Investigations and Child Death Reviews

When any child, youth, or young adult (young person) up to age 21 dies in Manitoba, the Office of the Chief Medical Examiner (OCME) notifies the Manitoba Advocate for Children and Youth (Manitoba Advocate). If the young person or their family received any reviewable service (child welfare, youth addiction, youth mental health, or youth justice) within 12 months preceding their death, the Manitoba Advocate may review the public services delivered to the young person and their family.

Image showing the process of child death notifications from start to end

Child death reviews are a unique form of advocacy undertaken by the Manitoba Advocate. Investigators become the voice of the young person, ensuring their rights under the United Nations Convention on the Rights of the Child (UNCRC) are upheld. Our focus during the child death review is to determine if the services delivered matched the needs of the young person and their family. Investigators note recurring circumstances and trends and identify gaps in services that may have improved a young person’s life. Through this work our office strives to enhance the effectiveness and responsiveness of public services and to inform public policies as they relate to young people in Manitoba.

If questions remain after the child death review, the Manitoba Advocate may decide a more comprehensive investigation of the services provided to the young person and their family is required.  When the Manitoba Advocate opens an investigation, a team of Investigators collect and conduct an extensive analysis of information from designated services who were involved with the young person and their family, including: child welfare, adoption, disabilities, education, youth mental health, youth addiction, victim support, and youth justice. We may collect additional information from, but not limited to, local law enforcement, the fire commissioner, or access medical records. The Manitoba Advocate is the only body within Manitoba with the ability to investigate services provided to the young person and their family from all designated service domains. This provides the Manitoba Advocate the unique ability to understand how designated services interacted to impact each young person’s life.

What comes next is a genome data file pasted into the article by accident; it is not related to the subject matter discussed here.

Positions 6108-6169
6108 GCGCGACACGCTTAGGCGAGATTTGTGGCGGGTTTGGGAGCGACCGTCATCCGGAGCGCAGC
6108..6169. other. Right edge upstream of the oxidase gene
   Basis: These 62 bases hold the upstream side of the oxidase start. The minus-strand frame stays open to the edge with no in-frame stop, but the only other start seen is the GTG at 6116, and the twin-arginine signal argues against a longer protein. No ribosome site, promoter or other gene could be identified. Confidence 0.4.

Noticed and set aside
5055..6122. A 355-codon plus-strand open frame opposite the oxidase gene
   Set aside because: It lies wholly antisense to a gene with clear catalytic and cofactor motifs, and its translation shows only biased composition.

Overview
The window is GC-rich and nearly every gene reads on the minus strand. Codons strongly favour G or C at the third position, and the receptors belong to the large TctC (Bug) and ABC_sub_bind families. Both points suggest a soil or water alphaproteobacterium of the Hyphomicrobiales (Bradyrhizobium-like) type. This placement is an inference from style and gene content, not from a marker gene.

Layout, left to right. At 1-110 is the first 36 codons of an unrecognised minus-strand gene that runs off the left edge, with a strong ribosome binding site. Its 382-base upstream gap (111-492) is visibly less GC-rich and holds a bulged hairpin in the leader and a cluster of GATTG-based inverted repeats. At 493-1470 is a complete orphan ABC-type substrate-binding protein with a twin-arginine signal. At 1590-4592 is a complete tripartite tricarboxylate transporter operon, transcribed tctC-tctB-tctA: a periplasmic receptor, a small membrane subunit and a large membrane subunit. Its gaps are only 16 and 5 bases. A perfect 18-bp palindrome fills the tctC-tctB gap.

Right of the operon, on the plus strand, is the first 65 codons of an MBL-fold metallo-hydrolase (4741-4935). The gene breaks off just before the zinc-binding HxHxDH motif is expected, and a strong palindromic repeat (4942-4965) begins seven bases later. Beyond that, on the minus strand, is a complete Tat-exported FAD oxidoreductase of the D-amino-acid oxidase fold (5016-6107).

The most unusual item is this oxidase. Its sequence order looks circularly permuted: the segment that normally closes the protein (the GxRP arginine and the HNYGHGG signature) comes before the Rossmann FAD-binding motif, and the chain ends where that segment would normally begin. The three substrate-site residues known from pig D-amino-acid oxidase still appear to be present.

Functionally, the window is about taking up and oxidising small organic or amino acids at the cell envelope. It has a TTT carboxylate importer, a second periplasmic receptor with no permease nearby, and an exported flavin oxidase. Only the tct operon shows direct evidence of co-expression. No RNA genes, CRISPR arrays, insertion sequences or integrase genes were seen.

Our reports examine public service delivery to Manitoba families through the eyes of the young person and the Manitoba Advocate invites and encourages family and community participation. Whenever possible our investigators travel to the home community of the young person to speak with people who knew and loved the young person and to gain a better understanding of how services are delivered within the local community context. The investigative process allows for collaboration with families, public bodies, subject matter experts, and the larger community, as they possess expertise regarding issues impacting young people. Once information from all sources is collected and analyzed, the Manitoba Advocate generates thoughtful findings and recommendations. The focus of an investigation is not to assign blame, but to identify where programs and services could act to enhance the safety and well-being of young people and to reduce the likelihood of future deaths in similar circumstances.

The results of the investigation may inform a public Special Report under Part 5 of The Advocate for Children and Youth Act (ACYA). Since 2018, the Manitoba Advocate has been responsible for monitoring recommendation compliance by public systems. This information is available on our website and through our annual report.